Erdogan’s party likely to struggle forming new Turkish government
Turkey has 45 days in which to form a new government after final official results are confirmed
Turkey’s ruling party was left Monday with few options to form a new government, after it was stripped of its parliamentary majority and opposition parties ruled out joining it in a coalition pact.
President Recep Tayyip Erdogan’s AKP party won about 41 percent of the votes in Sunday’s election and was projected to take 258 seats - 18 below the minimum required to rule alone.
The result was a stunning rebuke to Erdogan’s ambitions to expand his powers in a new presidential system.
Prime Minister Ahmet Davutoglu was scheduled to convene his cabinet and party executives Monday to discuss the party’s options as its 13-year single party rule came to an end.
The result also puts Erdogan’s hopes of passing constitutional changes that would have boosted his powers on hold. He is likely to see his pre-eminent position in Turkish politics erode without the ability to steer the government through his party.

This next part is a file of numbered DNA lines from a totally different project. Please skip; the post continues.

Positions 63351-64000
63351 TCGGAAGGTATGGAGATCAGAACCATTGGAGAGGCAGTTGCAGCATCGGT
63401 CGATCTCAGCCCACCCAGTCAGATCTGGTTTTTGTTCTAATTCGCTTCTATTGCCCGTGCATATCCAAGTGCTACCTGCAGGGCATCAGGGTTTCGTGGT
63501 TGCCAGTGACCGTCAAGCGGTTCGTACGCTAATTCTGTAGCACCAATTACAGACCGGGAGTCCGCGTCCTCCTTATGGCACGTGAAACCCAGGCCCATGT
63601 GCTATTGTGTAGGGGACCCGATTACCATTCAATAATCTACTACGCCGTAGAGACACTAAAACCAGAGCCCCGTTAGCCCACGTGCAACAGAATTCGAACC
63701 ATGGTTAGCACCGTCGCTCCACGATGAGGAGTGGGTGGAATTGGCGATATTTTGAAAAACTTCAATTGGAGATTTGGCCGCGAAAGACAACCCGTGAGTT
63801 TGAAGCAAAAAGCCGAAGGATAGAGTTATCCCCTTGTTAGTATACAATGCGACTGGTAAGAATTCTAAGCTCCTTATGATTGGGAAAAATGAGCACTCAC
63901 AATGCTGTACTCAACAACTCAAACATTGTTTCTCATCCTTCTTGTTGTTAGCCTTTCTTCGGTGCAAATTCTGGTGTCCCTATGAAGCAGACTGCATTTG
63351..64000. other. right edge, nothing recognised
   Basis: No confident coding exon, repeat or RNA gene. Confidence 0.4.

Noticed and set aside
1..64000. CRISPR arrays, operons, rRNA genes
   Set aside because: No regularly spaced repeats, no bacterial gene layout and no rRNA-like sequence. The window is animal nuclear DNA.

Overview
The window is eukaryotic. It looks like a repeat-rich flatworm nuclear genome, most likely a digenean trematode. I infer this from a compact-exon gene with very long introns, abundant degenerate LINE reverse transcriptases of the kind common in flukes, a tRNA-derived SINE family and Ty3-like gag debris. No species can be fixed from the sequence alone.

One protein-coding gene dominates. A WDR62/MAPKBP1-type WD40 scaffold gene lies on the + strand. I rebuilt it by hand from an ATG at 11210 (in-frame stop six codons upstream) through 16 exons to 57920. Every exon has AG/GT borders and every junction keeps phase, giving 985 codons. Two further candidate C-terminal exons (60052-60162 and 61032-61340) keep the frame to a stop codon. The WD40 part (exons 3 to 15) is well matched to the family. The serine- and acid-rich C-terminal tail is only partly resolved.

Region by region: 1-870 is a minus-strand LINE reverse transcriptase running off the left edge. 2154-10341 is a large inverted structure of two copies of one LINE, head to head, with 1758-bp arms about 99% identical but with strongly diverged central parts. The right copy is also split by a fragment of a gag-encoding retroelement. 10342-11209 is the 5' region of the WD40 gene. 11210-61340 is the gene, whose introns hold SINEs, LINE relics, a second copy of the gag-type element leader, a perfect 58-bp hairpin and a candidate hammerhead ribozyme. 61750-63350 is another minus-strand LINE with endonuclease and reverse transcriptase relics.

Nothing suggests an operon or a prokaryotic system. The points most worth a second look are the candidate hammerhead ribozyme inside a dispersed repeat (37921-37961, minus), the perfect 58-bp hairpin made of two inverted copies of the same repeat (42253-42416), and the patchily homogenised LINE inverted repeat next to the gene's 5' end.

All three opposition parties have come out against a coalition with the AKP after Erdogan led a fierce and confrontational campaign in favor of the party, brushing aside his constitutional neutrality.
Turkey has 45 days in which to form a new government after final official results are confirmed.
The pro-Kurdish HDP party, which dealt the AKP its biggest setback by clearing for the first time a 10 per cent threshold for representation as a party in the parliament, slammed the door shut to a formal coalition or an informal pact in which it would provide a minority AKP government outside backing in parliament.
“We have promised our people that we would not form an internal or external coalition with the AKP,” the party’s leader, Selahattin Demirtas said. “We are clear on that.”
Turkey’s main opposition party, CHP, suggested it should be given the task of forming a government.
The nationalist MHP party sounded disinclined to work with the ruling party, and suggested that Turkey could hold early general elections.
“Nobody has the right to sentence Turkey to an AKP minority government. Whenever there can be early elections, let them take place,” MHP leader Devlet Bahceli said early Monday.
The Turkish currency on Monday dropped to a record low against the dollar over the political uncertainty, trading at 2.8 lira against the dollar.